THE RUDDER AND OTHER AFFECTED PARTS REPAINTED
The propeller assembly is from Alley Cat consisting of three propeller blades, a spinner, a back plate, three retainer brackets (in two halves each) and three locking lugs.
A PROPELLER BLADE, LOCKING LUG AND BACK PLATE
The bracket halves were cemented together on the inside of the back plate creating a hole for the stem of the propeller to slide into.
THE PROPELLER RETAINING BRACKETS
This assembly will end up inside the spinner
The back plate is then lodged into the base of the spinner.
THE SPINNER ASSEMBLY
There are three holes on the sides for the propeller blade stems and tiny holes on the back plate for the locking lugs
THE PROPELLER BLADES
The hole on each stem is only on one side and will accommodate one end of the lug
inserted through the back of the spinner.
The holes in the spinner (through which the propeller stems had to be inserted) however were not accurately aligned with the holes in the retaining brackets. Therefore it was impossible to insert the locking lugs into the holes in the stems. Furthermore the diameter of the lugs was too big for the stem holes. With the three stems in place inside the brackets, I drilled through the three tiny holes in the back plate and into the stem holes to enable the lugs to be inserted. The lugs were also too long and I had to truncate them to be flush with the back plate.
THE COMPLETED PROPELLER ASSEMBLY
The flush ends of the three locking lugs can be clearly seen on the back plate
As the fuselage was fully painted by now including a top satin cote, I began to affix the Wet Transfer Decals (Stencils) from HGW. On smooth surfaces they came out well as seen below. However I found it necessary to keep the top layer of protecting paper intact over the stencils when affixing them and remove it together with the carrier film only after six hours. Without the top protecting paper the markings just came off the carrier film when wet rendering them unusable. On some spots, the carrier film did not peel off easily thus requiring some careful extraction. There was good adhesion on smooth surfaces such as that of the wing seen below.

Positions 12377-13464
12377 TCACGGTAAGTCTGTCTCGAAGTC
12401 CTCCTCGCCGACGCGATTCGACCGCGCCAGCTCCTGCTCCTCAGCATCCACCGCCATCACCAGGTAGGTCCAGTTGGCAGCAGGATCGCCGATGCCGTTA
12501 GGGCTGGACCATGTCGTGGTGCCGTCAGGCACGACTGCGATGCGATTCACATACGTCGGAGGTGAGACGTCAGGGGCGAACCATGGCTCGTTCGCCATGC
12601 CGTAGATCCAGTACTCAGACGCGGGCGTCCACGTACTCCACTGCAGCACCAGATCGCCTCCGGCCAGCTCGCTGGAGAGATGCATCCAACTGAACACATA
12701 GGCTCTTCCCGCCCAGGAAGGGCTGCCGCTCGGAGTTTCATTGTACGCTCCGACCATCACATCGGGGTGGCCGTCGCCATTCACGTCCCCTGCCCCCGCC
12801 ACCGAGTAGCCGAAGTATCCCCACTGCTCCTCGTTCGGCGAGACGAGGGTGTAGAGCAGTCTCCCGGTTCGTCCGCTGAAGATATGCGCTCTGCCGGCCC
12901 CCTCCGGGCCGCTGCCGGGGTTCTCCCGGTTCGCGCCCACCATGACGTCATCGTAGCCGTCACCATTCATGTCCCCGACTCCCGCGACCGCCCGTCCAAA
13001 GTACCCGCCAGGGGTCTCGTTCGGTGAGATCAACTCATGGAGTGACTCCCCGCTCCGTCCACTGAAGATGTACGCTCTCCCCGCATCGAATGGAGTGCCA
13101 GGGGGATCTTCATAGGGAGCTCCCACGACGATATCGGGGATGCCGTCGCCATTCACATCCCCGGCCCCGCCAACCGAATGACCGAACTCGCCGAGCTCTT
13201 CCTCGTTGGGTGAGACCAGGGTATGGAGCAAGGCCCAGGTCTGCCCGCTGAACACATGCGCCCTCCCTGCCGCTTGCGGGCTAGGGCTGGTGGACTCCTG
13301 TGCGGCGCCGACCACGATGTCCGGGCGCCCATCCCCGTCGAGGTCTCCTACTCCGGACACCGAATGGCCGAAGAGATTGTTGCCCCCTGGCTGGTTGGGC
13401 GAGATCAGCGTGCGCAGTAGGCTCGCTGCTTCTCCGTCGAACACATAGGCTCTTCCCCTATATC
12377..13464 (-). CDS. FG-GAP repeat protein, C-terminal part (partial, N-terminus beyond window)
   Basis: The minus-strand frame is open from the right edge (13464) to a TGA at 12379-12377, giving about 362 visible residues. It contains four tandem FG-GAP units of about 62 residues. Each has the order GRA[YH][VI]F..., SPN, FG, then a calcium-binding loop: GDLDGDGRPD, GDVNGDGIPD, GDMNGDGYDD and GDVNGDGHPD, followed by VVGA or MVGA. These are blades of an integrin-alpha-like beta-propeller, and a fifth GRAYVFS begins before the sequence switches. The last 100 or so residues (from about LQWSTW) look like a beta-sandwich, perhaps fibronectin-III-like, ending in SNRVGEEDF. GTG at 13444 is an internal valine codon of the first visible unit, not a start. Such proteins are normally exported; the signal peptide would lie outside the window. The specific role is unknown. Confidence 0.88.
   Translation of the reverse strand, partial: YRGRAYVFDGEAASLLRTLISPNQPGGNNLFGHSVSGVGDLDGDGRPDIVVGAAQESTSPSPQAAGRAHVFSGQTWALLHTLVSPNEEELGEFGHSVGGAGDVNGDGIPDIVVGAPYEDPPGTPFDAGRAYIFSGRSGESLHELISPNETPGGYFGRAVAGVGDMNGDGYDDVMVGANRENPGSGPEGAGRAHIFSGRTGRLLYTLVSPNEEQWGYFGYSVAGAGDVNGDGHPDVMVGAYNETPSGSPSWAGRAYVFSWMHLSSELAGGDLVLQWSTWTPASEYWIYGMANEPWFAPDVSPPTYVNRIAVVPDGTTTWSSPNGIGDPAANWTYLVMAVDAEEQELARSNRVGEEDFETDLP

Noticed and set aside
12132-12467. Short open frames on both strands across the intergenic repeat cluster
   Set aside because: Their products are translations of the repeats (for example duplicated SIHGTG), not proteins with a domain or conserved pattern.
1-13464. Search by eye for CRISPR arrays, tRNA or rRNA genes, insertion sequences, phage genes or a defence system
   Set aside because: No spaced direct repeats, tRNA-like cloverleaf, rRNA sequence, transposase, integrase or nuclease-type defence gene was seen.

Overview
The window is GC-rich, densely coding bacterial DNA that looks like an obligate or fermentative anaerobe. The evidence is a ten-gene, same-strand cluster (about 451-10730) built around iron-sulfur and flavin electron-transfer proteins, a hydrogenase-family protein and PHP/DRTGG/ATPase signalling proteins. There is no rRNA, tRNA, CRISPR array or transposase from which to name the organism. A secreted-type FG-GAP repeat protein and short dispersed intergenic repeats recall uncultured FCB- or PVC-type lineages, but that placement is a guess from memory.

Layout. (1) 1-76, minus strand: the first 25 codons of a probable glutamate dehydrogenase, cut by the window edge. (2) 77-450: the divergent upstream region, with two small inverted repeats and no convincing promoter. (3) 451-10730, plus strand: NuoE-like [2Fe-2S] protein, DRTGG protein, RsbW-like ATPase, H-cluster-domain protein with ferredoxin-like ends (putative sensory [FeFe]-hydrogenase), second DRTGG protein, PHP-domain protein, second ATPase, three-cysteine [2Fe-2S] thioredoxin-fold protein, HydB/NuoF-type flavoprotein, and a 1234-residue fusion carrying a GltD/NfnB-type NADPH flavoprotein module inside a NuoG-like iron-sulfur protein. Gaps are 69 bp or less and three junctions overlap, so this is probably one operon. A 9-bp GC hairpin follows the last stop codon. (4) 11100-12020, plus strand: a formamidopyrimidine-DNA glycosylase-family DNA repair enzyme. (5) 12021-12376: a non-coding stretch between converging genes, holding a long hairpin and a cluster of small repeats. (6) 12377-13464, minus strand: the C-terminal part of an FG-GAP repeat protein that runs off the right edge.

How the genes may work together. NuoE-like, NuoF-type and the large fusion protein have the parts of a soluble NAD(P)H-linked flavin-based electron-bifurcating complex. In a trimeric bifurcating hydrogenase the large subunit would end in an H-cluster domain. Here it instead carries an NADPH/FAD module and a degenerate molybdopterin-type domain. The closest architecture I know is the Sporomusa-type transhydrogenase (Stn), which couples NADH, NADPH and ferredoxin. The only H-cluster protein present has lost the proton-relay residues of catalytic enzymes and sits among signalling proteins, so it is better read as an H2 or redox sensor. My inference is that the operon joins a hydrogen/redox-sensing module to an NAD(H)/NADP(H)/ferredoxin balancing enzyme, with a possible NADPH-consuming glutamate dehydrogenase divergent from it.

THE HGW STENCIL ON THE UPPER WING SURFACE
On roughly overpainted surfaces such as on the lower surface of the wing below, parts of the markings remained stuck to the carrier film.leaving bare patches on the markings.
POOR ADHESION ON THE ROUGHLY PAINTED LOWER SURFACE OF THE WING
Mr Mark Setter is required to wet each surface where the stencil is to be affixed to ensure good adhesion and minimise bubbling. However Mr Mark Softer should not be used as it will make the carrier film stick to the surface. For really tiny markings, I used the Revell decals that came with the kit as the carrier film helps to keep them intact.
After the application of decals and stencils, the horizontal stabiliser and wing sections are then mounted.
MOUNTING THE HORIZONTAL STABILISER
The joint gap is filled with home made putty
THE LOWER WING HALVES AND UPPER WING SECTIONS MOUNTED
The joint gaps are filled with home made putty. I accidentally broke the original
propeller shaft and had to make one using a sprue part.
INBOARD SPLIT FLAPS, MAIN FLAPS AND AILERONS INSTALLED
The split flaps and main flaps are set to taxying configuration.
Note the white lines where the joint gaps were filled with home made putty.
I found the main and tail undercarriage legs rather weak and while attaching them to the wings and fuselage, I broke one main and the tail legs. Somehow I managed to re-attach them with CA.
MAIN UNDERCARRIAGE INSTALLED
I ran out of matt paint for the tyres, so a satin finish will do.
THE TAIL UNDERCARRIAGE
THE 300-LITRE DROP TANK CARRIED UNDER THE FUSELAGE
THE AILERON MASS BALANCES, THE RADIO ANTENNA
AND THE PITOT TUBE
I lost the kit's pitot tube after painting, so a replacement made from
a telephone wire will do (shown here before painting)
IMPROVISED PITOT TUBE, RADIO ANTENNA &
AILERON MASS BALANCE IN PLACE
CANOPY COMPONENTS & ADF LOOP ANTENA
I have opted for the late version canopy manufactured by the ERLA factory. The open
canopy support bar is made of telephone wire. Revell wrongly instructed to place the lower
end of the bar on the cockpit sill. I have placed it in the middle based on studies made.
THE ADF SENSE ANTENNA
This is made from a used IDE cable
THE PROPELLER ASSEMBLY INSTALLED
This is the final part.
VIEWS OF THE COMPLETED MODEL
--- END ---